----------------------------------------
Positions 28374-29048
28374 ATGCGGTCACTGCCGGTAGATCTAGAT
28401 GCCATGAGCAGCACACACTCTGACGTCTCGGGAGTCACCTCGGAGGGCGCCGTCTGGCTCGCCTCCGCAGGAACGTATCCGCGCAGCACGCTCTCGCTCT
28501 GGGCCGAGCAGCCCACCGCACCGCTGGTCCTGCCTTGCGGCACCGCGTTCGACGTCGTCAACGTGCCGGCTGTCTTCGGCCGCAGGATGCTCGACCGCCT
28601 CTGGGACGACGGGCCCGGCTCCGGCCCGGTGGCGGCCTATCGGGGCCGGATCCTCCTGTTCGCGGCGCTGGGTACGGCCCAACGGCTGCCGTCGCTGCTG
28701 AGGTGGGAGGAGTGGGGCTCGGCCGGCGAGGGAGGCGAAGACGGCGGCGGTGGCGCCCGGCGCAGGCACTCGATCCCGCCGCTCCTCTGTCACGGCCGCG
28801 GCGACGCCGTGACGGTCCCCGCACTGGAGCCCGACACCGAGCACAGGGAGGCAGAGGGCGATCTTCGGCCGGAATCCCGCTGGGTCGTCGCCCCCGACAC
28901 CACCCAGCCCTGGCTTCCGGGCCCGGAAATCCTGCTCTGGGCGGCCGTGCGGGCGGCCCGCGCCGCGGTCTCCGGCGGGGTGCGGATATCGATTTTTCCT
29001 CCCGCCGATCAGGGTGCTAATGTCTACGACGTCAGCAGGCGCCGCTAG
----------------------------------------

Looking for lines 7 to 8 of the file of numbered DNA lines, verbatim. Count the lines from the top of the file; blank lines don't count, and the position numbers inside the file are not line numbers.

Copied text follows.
28801 GCGACGCCGTGACGGTCCCCGCACTGGAGCCCGACACCGAGCACAGGGAGGCAGAGGGCGATCTTCGGCCGGAATCCCGCTGGGTCGTCGCCCCCGACAC
28901 CACCCAGCCCTGGCTTCCGGGCCCGGAAATCCTGCTCTGGGCGGCCGTGCGGGCGGCCCGCGCCGCGGTCTCCGGCGGGGTGCGGATATCGATTTTTCCT